Working Paper: Colombian Charter School ManagementSkip to content Skip to main navigation
Working Paper: Colombian Charter School Management
In this study of charter school management of teachers and resources in Bogotá, D. Brent Edwards Jr. and Stephanie M. Hall build on research from a 2015 NCSPE working paper by Edwards and Hilary Hartley focused on the authorization and evaluation of charter schools in Colombia’s capital. Among the authors’ salient findings is that teachers in Bogotá’s charter schools must be more credentialed than their counterparts at traditional public schools yet they work longer hours, earn less money, and have no job security.
By D. Brent Edwards Jr. and Stephanie M. Hall
Working Paper No. 234
National Center for the Study of Privatization in Education
How traditional public schools (TPSs) and charter schools hire and manage teachers as well as acquire and allocate resources constitute central differences in administrative practice. While TPSs tend to abide by strict protocol for hiring and supervising teachers, charter schools typically exercise significant autonomy in both domains, choosing faculty by fit rather than specific credentials and employing at-will job contracts. Charter schools likewise exhibit greater independence in how they obtain and spend funds.
Some of these differences hold abroad, too, and in telling ways, as D. Brent Edwards Jr. and Stephanie M. Hall convey in this working paper on charter schools in Bogotá, entitled “Colombian Charter School Management.” Edwards and Hall build on research from a 2015 NCSPE working paper by Edwards and Hilary Hartley focused on the authorization and evaluation of charter schools in Bogotá. Called Concession Schools (Colegios en Concesión, or CECs), charters were introduced in Bogotá in 1999 to address insufficient access to quality education. By 2003, CECs totaled 25 and stood at that number until 2015, when three were closed; in 2016, the Bogotá City Council authorized the opening of 15 new CECs. With approximately 1,300 students in each school, CECs now account for 5.5 percent of the nearly 1 million students in the capital’s primary and secondary public schools.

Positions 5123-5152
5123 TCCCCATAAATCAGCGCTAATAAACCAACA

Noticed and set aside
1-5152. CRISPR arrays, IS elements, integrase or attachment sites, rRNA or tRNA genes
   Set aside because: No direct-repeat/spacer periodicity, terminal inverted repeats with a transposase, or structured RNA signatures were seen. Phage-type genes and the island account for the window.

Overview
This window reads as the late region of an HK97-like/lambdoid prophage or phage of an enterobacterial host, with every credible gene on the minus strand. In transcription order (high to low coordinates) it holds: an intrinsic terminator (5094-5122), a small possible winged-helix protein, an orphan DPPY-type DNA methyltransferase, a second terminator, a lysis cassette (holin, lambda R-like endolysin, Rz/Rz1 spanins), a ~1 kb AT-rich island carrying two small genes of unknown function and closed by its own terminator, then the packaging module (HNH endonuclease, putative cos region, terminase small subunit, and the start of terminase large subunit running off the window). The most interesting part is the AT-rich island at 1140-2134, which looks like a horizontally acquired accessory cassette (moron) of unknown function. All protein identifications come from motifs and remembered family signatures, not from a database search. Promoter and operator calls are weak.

Edwards and Hall open with a review of the literature on school operations and proceed to explain in detail how teacher management and resource acquisition at CECs differ from practices at Colombia’s TPSs. Among the authors’ salient findings is that teachers at CECs must be more credentialed than their TPS counterparts yet they work longer hours, earn less money, and have no job security. The authors base their study on statistical digests, CEC contracts and budgets, and interviews with a range of 38 stakeholders, from Colombian government ministers and program evaluators to CEC and TPS principals. Coupled with the 2015 NCSPE working paper by Edwards and Hartley, this analysis by Edwards and Hall provides at once a clear picture of school choice in Colombia and an alternative paradigm for comparative assessment.
Published Tuesday, Jun. 20, 2017